Fiji recently became the very first country in the Pacific region to throw its own Pride parade. Activists in the area have sought, for years, to gain police permission to march freely.

Finally, legal go-ahead was granted. Fiji’s first Pride gathered a large turnout, and was called a “breakthrough” happening.

The event occurred on May 17, the International Day Against Homophobia, Biphobia, and Transphobia.

According to Gay Star News, “Rainbow Pride Foundation 4 LGBTQ Rights and Equality in Fiji organized the history making event. It decided to hold the parade in Fiji’s second biggest city, Lautoka, after police denied multiple requests to hold it in the capital, Suva.”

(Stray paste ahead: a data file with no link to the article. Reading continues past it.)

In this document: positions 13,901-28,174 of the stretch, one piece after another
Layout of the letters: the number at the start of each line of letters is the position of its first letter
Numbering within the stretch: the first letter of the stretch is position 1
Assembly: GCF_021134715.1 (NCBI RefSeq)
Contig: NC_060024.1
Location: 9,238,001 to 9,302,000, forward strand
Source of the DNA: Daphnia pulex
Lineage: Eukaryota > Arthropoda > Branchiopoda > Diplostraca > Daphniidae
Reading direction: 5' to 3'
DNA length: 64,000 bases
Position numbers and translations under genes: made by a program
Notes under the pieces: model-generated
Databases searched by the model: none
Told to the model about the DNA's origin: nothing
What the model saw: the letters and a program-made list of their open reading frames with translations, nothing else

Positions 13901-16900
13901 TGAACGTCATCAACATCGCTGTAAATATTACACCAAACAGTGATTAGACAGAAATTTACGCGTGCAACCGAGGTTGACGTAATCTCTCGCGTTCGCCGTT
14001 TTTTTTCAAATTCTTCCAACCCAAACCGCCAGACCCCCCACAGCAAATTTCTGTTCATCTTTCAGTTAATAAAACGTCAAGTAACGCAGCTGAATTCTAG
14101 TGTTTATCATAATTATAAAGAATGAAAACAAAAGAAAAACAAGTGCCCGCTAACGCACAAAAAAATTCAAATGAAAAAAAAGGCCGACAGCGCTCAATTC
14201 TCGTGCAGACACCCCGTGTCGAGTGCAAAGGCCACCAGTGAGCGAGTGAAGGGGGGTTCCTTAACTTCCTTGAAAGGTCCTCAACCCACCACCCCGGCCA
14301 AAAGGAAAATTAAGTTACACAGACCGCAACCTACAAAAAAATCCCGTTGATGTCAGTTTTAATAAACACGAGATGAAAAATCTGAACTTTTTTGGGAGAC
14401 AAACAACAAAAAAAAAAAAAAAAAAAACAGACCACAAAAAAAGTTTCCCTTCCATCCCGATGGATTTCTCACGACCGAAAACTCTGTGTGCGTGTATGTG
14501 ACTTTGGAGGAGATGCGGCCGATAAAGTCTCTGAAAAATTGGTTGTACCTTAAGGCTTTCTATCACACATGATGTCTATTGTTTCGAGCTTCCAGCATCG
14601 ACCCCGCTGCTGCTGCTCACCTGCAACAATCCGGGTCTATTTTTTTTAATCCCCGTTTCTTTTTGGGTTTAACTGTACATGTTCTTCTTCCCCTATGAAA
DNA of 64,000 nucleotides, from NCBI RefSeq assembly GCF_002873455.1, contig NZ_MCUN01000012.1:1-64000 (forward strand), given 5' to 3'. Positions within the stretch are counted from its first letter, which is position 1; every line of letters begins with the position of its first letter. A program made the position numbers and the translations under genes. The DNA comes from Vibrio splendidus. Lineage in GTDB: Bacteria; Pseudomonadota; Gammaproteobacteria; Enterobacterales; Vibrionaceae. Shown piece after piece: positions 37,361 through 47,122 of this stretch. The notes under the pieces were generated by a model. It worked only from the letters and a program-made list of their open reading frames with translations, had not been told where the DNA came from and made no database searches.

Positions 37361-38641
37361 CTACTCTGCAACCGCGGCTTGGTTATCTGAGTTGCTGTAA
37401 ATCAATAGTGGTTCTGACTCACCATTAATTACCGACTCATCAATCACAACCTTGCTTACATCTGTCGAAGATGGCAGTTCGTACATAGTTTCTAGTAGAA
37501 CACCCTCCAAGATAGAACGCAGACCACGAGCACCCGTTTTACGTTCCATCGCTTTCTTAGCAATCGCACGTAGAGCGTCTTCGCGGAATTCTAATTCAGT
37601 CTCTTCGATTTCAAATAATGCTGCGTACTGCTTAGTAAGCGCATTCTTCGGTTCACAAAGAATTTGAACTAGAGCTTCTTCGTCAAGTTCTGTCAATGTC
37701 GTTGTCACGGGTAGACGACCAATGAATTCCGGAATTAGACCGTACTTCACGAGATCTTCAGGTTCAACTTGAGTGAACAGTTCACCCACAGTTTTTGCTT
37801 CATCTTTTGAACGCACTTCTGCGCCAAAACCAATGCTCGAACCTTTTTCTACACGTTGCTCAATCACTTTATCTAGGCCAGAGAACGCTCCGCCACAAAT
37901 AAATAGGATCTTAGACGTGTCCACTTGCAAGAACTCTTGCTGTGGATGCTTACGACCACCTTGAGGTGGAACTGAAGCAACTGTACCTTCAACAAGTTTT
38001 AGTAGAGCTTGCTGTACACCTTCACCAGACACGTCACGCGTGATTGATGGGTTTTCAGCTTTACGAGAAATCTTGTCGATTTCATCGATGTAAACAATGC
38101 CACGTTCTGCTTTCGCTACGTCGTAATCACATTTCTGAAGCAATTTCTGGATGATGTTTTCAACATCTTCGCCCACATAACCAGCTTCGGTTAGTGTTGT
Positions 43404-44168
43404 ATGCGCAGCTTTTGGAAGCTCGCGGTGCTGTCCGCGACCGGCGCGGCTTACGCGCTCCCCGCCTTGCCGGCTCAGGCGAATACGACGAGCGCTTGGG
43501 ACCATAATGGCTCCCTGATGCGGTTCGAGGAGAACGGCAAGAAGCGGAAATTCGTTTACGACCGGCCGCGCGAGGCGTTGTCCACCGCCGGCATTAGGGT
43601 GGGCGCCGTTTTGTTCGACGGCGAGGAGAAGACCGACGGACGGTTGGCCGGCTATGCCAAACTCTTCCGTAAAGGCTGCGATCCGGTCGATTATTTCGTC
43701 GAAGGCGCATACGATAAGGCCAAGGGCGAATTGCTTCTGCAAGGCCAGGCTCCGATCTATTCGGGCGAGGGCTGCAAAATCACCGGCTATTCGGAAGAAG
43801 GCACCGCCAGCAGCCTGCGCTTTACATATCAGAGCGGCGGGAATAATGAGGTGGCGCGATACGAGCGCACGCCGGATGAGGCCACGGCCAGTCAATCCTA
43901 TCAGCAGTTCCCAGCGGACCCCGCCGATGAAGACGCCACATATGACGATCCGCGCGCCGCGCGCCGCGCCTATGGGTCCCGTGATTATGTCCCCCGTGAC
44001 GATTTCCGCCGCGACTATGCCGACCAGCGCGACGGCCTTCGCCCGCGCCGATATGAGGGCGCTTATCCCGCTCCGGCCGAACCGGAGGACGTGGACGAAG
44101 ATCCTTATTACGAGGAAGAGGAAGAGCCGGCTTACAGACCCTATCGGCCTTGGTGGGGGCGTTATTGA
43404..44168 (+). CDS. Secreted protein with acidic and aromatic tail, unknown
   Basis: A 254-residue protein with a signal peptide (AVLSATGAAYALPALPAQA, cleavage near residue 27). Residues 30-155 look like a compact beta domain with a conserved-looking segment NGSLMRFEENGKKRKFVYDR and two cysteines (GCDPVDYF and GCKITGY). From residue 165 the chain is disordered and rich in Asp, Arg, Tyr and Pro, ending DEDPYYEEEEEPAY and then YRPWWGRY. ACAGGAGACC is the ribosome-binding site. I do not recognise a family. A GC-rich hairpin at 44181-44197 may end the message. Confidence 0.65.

Fiji is a nation-state of roughly 900,000 people in the south region of the Pacific Ocean. Homosexuality is currently legal under the constitution; the country became the second nation in the world to do so, after South Africa legalized it in 1994. But discrimination is still widespread within the larger island community.

Isikeli Vulavou is the executive director of the Rainbow Pride Foundation. Vulavou said that the sheer act of getting legal affirmation had been a major victory.

Law enforcement provided a 50-strong escort for the parade marchers. According to reports, public reception to the marchers was largely positive as well.

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